Weatherby Vanguard .308 Varmint Special
By J.D. Sliger
I wrote an article last year about Tikka rifles and the problem I had with their plastic parts and general cheaper production methods. Since then, and after reading many articles on Guns and Shooting Online, I decided to purchase the new Weatherby .308 Varmint Special. Money also played a part and this is an awesome rifle for the money.
I am an averaged sized guy and a relatively new to hunting. I do not want a rifle that has a lot of recoil and, because I have not shot a lot of rifles, I wanted to start with a rifle that is appropriate for all game but one that will not induce a flinch. I want to focus on bullet placement without worrying about how the gun will affect me when I pull the trigger. The .308 seemed to fit the bill. Here are some basic specifications for the Vanguard Varmint Special taken from the Weatherby web site (www.weatherby.com).
This Vanguard model features an attractive tan, injection-molded Monte Carlo synthetic stock with distinctive pebble grain finish and black spiderwebbing with molded-in checkering. The barreled action is bead blasted to a matte finish and the barrel features a recessed target crown.
The Vanguard action is made with a one-piece, forged and machined, flat bottomed receiver with an integral recoil lug for the utmost in strength. The bolt has a one-piece forged, fluted body with three gas escape ports. The trigger can be user adjusted for let-off weight and sear engagement within factory pre-set minimums. (Weatherby's lawyers advise, naturally, that only a qualified gunsmith should set sear engagement.)
Like all Weatherby Vanguard rifles, the Varmint Special is supplied with a factory fired target showing a 3-shot group shot at 100 yards. It is guaranteed to shoot at least 1-1/2" groups from a cold barrel with premium factory loaded ammunition.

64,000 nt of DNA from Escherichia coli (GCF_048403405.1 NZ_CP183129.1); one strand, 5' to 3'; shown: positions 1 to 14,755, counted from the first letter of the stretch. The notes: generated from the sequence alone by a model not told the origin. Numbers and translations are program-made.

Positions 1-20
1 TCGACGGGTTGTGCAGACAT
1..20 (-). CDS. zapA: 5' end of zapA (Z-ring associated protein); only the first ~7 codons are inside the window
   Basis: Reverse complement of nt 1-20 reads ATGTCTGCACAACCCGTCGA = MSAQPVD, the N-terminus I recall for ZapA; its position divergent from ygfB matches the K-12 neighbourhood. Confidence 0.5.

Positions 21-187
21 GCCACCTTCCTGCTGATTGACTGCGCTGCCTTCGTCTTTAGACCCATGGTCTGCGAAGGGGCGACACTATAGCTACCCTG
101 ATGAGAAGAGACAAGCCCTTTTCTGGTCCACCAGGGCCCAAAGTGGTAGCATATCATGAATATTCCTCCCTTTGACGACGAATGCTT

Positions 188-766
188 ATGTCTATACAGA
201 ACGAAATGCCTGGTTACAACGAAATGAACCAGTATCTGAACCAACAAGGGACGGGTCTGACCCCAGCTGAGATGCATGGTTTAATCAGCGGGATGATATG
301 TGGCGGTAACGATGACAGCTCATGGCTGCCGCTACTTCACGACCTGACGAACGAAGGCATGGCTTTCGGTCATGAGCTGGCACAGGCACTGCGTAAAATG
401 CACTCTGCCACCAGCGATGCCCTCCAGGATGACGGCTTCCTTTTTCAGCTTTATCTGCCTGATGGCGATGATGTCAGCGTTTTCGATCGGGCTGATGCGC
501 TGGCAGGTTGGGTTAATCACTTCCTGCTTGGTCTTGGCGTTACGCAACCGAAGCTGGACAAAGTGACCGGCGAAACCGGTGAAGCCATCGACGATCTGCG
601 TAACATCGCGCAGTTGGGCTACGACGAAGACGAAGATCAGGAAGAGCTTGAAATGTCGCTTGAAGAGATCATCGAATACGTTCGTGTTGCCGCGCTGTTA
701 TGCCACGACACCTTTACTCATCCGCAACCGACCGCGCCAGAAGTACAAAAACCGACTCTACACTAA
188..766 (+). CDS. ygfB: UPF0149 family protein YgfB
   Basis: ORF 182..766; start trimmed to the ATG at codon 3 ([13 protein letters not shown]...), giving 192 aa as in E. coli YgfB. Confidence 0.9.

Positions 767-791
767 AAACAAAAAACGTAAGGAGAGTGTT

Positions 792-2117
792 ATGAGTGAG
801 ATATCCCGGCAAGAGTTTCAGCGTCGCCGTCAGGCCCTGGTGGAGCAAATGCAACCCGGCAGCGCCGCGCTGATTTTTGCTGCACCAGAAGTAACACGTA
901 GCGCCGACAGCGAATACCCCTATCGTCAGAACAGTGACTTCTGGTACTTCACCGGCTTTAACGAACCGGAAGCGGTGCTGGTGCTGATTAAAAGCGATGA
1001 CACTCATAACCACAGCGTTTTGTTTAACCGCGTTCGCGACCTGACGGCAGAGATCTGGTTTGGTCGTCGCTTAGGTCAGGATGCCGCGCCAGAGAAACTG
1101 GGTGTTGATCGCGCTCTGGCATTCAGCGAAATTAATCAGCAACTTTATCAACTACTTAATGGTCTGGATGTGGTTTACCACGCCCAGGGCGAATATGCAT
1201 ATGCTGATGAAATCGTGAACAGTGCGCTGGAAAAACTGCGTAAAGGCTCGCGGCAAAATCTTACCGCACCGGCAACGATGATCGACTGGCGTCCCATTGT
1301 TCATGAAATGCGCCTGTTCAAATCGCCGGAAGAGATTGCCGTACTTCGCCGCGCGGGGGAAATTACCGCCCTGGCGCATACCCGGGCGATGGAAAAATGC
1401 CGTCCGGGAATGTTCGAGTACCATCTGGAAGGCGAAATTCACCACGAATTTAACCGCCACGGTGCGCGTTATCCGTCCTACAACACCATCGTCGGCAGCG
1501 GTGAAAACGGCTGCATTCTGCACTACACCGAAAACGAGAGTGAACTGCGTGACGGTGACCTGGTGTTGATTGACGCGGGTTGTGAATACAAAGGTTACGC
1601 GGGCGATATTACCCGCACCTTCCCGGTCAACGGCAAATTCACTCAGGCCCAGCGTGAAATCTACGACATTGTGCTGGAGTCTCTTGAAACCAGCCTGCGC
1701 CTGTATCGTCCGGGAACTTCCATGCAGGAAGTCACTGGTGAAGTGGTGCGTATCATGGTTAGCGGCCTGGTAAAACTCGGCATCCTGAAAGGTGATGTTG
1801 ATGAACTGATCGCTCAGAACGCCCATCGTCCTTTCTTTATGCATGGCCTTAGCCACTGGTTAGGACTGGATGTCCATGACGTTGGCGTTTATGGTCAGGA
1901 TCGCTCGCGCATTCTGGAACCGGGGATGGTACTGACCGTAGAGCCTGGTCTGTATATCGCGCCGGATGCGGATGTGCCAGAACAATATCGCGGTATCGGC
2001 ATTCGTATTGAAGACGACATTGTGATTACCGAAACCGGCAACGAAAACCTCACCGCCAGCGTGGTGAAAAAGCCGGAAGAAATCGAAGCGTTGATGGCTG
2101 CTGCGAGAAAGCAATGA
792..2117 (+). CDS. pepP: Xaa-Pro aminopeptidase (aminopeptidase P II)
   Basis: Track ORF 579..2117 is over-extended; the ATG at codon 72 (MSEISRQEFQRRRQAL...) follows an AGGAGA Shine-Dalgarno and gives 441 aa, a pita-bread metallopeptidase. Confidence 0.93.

Some may think that a varmint rifle will be a little heavy for in the field on big game animals, particularly when a lot of walking is done. And I agree with this on most varmint rifles, but not this one. The Weatherby Varmint Special weighs only 8.25 lbs. and is significantly lighter than some other varmint rifles that weigh between 9 and 10 pounds.
This rifle also has a 22" barrel (very appropriate for a .308), which makes it very well balanced and not front heavy at all compared to some longer varmint rifles. The heavier barrel is not as heavy as some varmint barrels, and this also makes it lighter. The first time I held it I thought that it was the best balanced gun that I have ever held. I also wanted a gun that I could easily take standing shots with some level of accuracy and the slightly increased weight will significantly contribute to this.
I am not sure why so many manufacturers make their rifles so light. From all that I have read, the only advantage to making a gun light is for ease of carrying in the field, which I suppose should not be easily dismissed. In my opinion, however, there are far more advantages to having a slightly heavier rifle, such as reduced recoil and stability when taking shots from the standing position.
After all, I can easily gain 2 pounds from eating a good meal, yet some people make a big deal about a 1.75 pound increase in gun weight. Some rifles weigh a meager 6.5 pounds and I have fired enough rifles to know that there is a huge difference in how a rifle that weighs 6.5 lbs. and a rifle that weighs 8.25 lbs. affects a shooter. I can handle the little extra weight in the field and perhaps will not gorge myself on the day of the hunt in order that I can take advantage of all the benefits that carrying an 8 lb. gun will offer.
If you have a chance to try a Weatherby Varmint Special I am sure you will agree with most of what I have said. It is a new model from Weatherby and, in my opinion, makes an excellent all around hunting rifle. Yes, it is a little heavier, but not that much more than appropriately weighted hunting rifles and you will get a heavier barrel to boot. Check this rifle out if you have a chance. Hunt well!
Copyright 2007, 2013 by J.D. Sliger. All rights reserved.